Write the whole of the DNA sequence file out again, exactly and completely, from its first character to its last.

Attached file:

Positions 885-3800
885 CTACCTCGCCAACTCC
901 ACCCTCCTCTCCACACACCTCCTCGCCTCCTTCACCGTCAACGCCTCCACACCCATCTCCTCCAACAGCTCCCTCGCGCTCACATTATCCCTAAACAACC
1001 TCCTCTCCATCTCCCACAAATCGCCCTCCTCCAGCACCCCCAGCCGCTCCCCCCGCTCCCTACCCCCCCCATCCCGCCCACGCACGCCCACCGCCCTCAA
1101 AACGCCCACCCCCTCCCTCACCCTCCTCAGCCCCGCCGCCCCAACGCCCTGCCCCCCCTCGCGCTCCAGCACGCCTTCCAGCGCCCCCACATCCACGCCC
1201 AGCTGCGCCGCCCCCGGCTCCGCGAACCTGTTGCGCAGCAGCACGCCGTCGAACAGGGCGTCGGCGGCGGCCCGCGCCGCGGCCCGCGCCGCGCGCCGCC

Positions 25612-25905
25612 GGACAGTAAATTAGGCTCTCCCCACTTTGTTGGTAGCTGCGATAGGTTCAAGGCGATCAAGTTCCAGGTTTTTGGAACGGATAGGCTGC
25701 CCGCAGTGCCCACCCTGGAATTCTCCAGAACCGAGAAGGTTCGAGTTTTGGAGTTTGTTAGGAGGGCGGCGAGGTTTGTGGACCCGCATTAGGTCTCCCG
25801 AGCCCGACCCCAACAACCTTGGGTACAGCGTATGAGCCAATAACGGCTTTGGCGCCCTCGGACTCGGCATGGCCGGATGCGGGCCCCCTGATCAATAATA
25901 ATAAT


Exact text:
Positions 885-3800
885 CTACCTCGCCAACTCC
901 ACCCTCCTCTCCACACACCTCCTCGCCTCCTTCACCGTCAACGCCTCCACACCCATCTCCTCCAACAGCTCCCTCGCGCTCACATTATCCCTAAACAACC
1001 TCCTCTCCATCTCCCACAAATCGCCCTCCTCCAGCACCCCCAGCCGCTCCCCCCGCTCCCTACCCCCCCCATCCCGCCCACGCACGCCCACCGCCCTCAA
1101 AACGCCCACCCCCTCCCTCACCCTCCTCAGCCCCGCCGCCCCAACGCCCTGCCCCCCCTCGCGCTCCAGCACGCCTTCCAGCGCCCCCACATCCACGCCC
1201 AGCTGCGCCGCCCCCGGCTCCGCGAACCTGTTGCGCAGCAGCACGCCGTCGAACAGGGCGTCGGCGGCGGCCCGCGCCGCGGCCCGCGCCGCGCGCCGCC

Positions 25612-25905
25612 GGACAGTAAATTAGGCTCTCCCCACTTTGTTGGTAGCTGCGATAGGTTCAAGGCGATCAAGTTCCAGGTTTTTGGAACGGATAGGCTGC
25701 CCGCAGTGCCCACCCTGGAATTCTCCAGAACCGAGAAGGTTCGAGTTTTGGAGTTTGTTAGGAGGGCGGCGAGGTTTGTGGACCCGCATTAGGTCTCCCG
25801 AGCCCGACCCCAACAACCTTGGGTACAGCGTATGAGCCAATAACGGCTTTGGCGCCCTCGGACTCGGCATGGCCGGATGCGGGCCCCCTGATCAATAATA
25901 ATAAT